It’s late summer as I write this and I know that many families like mine, like yours are reaching the end of their energy reserves. Our children with additional needs more than most require a “village” to raise them. And the support systems of school, clubs, respite seem to become very scarce indeed during the holidays and this is especially true of the long summer break.

Does your child sleep? Can they ever be left unsupervised? If the answer to these questions is “no”, chances are that you have now had weeks of unending alertness and your body and brain have had enough. Not to mention juggling work, finances, extended family who may just add to the chaos. So… what’s to be done?

The first thing I would suggest is to throw out the “should” book. The stories we tell ourselves of what family life “should” look like. In this book, the holidays are so often portrayed as a blissful time with siblings playing happily together, parents watching on with tender smiles. We need to pay attention to what our children and we need – whatever that may look like.

In my case, going away on “holiday” was never an option. The stress of transition, the difficulty in managing medical supplies and the uncertainty of what that holiday might look like meant that going away was absolutely not worth it.

Our three children had very different needs, so we tried to meet them as and when we could. Mostly we stayed home and tried to keep normal daily routine going – that was the easiest way to thrive. Our daughter even had school uniform dresses because she found the change too difficult (I did buy different colours of school dresses for my sake!!). She would often plan lessons and “school” activities as a way of coping with the fact that her routine had been disturbed.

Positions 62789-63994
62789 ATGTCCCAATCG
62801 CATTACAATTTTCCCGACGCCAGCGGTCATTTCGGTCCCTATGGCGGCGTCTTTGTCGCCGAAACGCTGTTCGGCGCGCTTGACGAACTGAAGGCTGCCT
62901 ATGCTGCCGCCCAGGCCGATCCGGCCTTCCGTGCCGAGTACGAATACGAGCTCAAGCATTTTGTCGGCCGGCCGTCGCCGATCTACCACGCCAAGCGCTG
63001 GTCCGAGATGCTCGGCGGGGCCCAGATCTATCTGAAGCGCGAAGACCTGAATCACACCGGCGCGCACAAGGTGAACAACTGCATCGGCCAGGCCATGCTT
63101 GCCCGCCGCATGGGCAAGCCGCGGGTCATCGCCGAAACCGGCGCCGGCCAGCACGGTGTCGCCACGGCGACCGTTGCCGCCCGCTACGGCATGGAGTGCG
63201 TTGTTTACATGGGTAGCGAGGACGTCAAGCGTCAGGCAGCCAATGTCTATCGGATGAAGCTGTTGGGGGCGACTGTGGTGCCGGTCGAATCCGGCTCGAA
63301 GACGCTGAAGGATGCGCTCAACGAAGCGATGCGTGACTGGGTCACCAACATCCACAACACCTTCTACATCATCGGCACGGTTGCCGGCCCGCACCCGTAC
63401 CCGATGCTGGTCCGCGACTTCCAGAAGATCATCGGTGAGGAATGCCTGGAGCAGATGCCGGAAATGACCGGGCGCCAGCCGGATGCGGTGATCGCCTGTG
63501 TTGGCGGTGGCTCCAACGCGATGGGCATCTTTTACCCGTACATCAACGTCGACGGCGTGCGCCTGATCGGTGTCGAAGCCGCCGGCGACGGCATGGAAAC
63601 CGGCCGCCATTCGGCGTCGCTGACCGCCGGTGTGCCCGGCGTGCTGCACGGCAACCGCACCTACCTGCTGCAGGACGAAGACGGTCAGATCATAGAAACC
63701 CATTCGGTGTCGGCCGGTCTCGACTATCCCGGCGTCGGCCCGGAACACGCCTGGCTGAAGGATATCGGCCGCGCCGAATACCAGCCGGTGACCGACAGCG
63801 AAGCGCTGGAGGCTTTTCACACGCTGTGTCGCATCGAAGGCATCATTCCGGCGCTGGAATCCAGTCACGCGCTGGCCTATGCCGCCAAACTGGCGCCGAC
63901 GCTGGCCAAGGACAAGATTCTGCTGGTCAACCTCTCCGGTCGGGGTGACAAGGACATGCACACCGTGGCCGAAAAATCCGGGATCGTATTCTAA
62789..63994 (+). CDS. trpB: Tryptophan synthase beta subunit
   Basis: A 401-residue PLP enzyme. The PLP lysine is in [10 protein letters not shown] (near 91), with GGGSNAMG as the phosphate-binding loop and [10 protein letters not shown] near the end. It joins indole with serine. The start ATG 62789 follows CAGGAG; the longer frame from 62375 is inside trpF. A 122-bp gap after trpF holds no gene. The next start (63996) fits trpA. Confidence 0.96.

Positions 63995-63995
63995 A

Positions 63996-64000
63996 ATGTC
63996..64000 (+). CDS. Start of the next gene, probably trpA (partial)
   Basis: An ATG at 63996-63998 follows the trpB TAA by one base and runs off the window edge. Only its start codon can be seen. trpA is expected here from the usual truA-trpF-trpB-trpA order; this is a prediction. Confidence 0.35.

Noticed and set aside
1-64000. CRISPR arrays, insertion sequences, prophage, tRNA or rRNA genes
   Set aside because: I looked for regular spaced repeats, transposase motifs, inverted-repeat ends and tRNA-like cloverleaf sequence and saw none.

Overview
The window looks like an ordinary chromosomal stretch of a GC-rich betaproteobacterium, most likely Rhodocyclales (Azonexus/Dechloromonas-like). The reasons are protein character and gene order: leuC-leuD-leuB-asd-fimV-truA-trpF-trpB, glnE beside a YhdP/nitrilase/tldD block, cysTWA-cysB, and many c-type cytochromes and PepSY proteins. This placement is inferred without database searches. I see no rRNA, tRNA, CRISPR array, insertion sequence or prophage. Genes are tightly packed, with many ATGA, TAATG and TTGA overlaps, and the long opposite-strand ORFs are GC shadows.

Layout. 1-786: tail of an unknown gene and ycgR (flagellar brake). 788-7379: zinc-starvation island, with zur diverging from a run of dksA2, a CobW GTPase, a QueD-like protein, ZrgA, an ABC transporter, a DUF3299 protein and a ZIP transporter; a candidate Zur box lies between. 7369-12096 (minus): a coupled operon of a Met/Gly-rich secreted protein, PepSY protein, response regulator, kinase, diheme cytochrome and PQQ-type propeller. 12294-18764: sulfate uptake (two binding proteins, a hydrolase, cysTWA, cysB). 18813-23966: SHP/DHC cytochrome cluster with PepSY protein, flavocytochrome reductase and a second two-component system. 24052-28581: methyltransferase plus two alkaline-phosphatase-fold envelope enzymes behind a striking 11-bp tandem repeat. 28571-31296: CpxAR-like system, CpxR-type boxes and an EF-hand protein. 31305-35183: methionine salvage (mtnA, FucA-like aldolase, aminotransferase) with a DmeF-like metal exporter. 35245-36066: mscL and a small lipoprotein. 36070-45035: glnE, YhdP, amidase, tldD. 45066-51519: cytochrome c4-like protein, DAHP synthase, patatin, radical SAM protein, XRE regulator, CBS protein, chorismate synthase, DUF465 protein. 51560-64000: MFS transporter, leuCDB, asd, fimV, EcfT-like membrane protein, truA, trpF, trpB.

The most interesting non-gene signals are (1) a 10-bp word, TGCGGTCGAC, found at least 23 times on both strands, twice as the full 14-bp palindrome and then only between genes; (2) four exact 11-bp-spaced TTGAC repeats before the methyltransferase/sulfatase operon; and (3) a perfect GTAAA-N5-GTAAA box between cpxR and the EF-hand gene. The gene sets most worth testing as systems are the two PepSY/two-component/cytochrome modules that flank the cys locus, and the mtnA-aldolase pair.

For our youngest son, the holidays usually meant badly needed rest, so he was often in bed much of the time. Anything more ended in tears of exhaustion.

And our eldest thrived in holiday times. He found the routine of school dull, unchallenging and restrictive, so the freedom of the holidays was a relief – IF he was given complete control! And he often found the first couple of weeks very difficult as he managed the change from one environment to the next.

Seemingly small things allowed us to create really happy memories – one summer, we splurged on three boxes of Lego that gave us a wonderful family afternoon. Not much maybe, but it’s a memory all of us carry to this day.

Finding somewhere that feels safe and comfortable for days out, or even half days can be remarkably replenishing. Each year, I would try and save for a year’s pass to Chessington World of Adventures, or Wisley Gardens (those happened to be close and work for us). In fact, we mostly used those for after school picnics, never venturing on the rides, but enjoying a space that felt safe.

Maybe one of the biggest and most challenging “shoulds” that I gave up was the notion that we should stay together as a family unit during holidays. While we did this during the summer, Christmas was the one that felt hardest. But for a number of years, we split the family because it was better for everyone. One child went to their grandparents (sometimes with one parent) and the other two stayed home. This gave everyone a break, and allowed the children to have their very individual needs met. Otherwise, how do you manage one child who cannot leave home, with another who desperately needs to get out?

We need to build a new set of stories I think, to share with each other how holidays can be so that we and future families allow themselves to trust their instincts and holiday in the way that suits them. To that end, I’d love to know how you holiday! Please share some ideas in the comments 🙂